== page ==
Working as a virtual assistant makes for a dynamic and storied career. Only a few months in, I have made a cornucopia of impressions. As a PA-turned-VA, (personal assistant turned virtual assistant) I bring experience from a variety of sectors. Thanks to it, I now act like a human chameleon who expertly matches clients' energies and approaches to doing business. Here are some tips which can help improve the working atmosphere and rapport you share with your virtual assistant! (Note: All names used below are fictitious.)
Roger is in the habit of calling me at pretty much any hour of the day to check on the smallest details, like whether I amended the document headers of the monthly report to include the day as well as the date. He doesn't do it to be overbearing or out of distrust; he's used to micromanaging.
The way I handle Rogers in my VA career is keep my cool and assure them I have already thought of every single thing that prompts them to call me up. I understand the VA thing might be pretty new to them, and I give my best effort to demonstrate to them I am as invested in their success as they are. Soon enough, the obsessiveness subsides and we operate on much higher levels of trust.
No, not the exciting kind of mysterious! Vanessa makes a lot of last-minute requests, even if she was aware of them well in advance, and even then her instructions leave a lot to the imagination. Something along the lines of, "I need the project proposal for the new client, and don't forget to add the Provisional Appendix and our new MQRs." The what now?!
I react quickly to such cryptic calls, requesting all the information I am lacking: Who is the new client? What project template are we using? What should that Appendix include? What are MQRs? I know I am new in your business life and I already fit in like a glove, but I need a little more concrete information before I can get cracking. There are no silly questions when you strive to provide quality service!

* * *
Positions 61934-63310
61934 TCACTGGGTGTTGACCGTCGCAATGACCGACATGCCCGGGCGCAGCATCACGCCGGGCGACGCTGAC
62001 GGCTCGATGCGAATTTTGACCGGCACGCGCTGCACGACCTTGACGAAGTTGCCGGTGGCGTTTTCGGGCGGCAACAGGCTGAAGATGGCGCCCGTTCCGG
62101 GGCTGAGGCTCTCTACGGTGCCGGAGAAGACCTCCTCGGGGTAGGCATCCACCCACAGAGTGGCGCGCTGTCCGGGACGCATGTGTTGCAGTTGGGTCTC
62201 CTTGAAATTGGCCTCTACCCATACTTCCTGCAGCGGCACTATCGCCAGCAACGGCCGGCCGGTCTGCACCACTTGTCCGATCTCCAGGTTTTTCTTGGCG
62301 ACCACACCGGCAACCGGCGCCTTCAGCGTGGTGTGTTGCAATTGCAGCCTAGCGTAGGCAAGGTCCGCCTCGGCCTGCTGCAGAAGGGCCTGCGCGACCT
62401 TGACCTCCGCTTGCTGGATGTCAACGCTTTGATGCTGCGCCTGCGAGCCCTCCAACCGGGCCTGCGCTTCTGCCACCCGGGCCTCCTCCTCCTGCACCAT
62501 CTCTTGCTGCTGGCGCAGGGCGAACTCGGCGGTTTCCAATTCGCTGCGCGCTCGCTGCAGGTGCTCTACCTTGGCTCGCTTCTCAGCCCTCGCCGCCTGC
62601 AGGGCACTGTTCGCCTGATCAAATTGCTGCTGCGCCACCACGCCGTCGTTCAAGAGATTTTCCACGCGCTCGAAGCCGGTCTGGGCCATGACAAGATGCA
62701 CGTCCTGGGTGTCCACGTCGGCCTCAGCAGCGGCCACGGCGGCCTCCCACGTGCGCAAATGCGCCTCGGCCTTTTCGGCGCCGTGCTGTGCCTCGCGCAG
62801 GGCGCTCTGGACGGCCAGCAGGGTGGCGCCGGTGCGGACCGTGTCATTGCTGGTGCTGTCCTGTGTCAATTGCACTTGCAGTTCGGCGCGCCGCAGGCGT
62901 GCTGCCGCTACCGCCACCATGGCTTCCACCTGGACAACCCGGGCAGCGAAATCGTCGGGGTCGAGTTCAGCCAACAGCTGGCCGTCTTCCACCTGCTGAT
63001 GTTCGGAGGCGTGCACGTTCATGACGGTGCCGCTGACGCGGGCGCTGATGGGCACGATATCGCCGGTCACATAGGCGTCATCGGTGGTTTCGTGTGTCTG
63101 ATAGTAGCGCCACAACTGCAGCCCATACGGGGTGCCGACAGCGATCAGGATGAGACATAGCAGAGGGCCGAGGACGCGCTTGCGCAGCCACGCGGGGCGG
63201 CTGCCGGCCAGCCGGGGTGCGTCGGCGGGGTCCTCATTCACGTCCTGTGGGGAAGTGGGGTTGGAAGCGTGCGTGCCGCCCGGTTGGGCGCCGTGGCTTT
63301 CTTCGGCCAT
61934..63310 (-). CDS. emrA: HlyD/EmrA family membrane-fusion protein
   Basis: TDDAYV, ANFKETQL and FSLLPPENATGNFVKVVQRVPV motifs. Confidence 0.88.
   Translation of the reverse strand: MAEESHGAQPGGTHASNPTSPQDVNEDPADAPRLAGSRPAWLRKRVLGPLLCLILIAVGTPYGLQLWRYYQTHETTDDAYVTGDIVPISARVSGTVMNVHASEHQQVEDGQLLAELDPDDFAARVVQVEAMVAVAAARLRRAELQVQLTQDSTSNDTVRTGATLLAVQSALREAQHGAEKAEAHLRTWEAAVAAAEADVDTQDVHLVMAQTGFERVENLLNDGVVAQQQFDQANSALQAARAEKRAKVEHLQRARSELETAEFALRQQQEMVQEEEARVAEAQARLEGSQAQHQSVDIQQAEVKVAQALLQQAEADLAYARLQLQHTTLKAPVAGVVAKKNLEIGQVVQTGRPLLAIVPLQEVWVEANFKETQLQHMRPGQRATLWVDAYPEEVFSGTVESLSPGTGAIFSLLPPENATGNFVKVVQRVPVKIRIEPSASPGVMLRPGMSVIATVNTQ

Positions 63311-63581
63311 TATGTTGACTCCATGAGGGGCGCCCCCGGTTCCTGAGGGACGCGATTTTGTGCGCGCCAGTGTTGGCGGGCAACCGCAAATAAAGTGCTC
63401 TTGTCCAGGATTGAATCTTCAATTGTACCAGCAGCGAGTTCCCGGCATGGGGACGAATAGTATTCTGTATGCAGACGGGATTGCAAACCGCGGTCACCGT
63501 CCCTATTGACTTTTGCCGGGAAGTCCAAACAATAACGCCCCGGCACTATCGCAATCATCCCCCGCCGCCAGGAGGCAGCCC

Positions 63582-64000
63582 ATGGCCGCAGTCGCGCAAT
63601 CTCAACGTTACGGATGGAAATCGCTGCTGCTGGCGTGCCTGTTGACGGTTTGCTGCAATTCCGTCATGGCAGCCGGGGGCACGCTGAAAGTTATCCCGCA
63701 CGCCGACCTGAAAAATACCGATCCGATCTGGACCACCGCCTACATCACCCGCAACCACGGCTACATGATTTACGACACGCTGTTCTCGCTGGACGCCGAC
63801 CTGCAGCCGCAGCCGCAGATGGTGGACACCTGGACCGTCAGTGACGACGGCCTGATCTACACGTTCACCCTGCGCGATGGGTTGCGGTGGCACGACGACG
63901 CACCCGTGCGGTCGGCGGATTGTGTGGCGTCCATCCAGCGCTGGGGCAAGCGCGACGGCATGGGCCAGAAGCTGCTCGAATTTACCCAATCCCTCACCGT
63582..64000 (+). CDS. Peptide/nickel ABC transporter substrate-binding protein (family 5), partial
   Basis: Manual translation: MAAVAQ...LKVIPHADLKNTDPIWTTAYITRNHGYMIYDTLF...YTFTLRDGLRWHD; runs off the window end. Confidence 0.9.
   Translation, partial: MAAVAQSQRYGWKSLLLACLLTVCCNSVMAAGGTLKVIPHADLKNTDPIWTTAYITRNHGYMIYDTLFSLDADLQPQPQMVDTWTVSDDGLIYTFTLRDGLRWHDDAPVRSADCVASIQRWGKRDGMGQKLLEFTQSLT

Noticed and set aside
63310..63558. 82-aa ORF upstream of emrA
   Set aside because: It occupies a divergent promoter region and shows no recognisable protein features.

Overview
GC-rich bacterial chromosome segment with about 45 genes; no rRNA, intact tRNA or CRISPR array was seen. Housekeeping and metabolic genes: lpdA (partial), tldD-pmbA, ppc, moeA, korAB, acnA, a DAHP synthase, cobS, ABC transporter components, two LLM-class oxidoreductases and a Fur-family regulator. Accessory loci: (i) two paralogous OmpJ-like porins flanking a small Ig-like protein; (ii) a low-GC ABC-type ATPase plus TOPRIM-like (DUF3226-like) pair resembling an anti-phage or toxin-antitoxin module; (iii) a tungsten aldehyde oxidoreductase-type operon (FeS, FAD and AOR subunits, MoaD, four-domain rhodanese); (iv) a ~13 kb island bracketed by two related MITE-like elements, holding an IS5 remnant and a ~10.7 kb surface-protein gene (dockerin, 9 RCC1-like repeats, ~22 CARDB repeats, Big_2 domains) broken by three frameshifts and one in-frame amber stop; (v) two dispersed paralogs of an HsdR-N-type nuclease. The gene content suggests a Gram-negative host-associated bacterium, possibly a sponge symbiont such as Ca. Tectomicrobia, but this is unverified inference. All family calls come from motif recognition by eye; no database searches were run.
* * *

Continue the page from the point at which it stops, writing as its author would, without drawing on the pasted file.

Marc will habitually drop a sizeable task on my virtual desk and tell me it is due at noon tomorrow. I suspect it's how he himself operates, driven by the impending deadline. Many of us do our best work under pressure; there must be something about converting stress into positive energy, right?
I have pulled many an all-nighter in my time, and I am not afraid to do it again. I will be honest, however, and tell you if the timing is just too tight for quality work to be done. I will also suggest I take over planning for you, so that next time things run smoothly.
James is very high-energy, to put it mildly. He has the vision and the drive, and once you are on his radar, he will sale-sale-sale until you reach for your wallet. He's also very pushy with me, completely closed off to any debate or dissent.
James is the one client type where I intervene openly. I see how his pushiness can quickly turn into downright bullying which costs him contracts and client relationships. Using my industry experience and social smarts, I gently redirect his efforts and remind him of proper business etiquette.
Some Final Thoughts
So you see, it’s impossible to work with every different client in the exact same way. You have to adjust your approach to their work to make them as comfortable as possible. This is how you will succeed with clients and retain them for the long term.
I will point out, if you believe that you just do not mesh with a client, and you see no possible way of working with them successfully, be honest about your worries from the beginning in the most professional way possible. Passing up on an opportunity that could turn out badly is better than letting it continue to drag on as a negative experince - for both you and the client.
What are some other personality types you’ve worked with? I’d love to hear about them in the comments section!
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- How to Work with Several Different Client Personality Types - October 12, 2016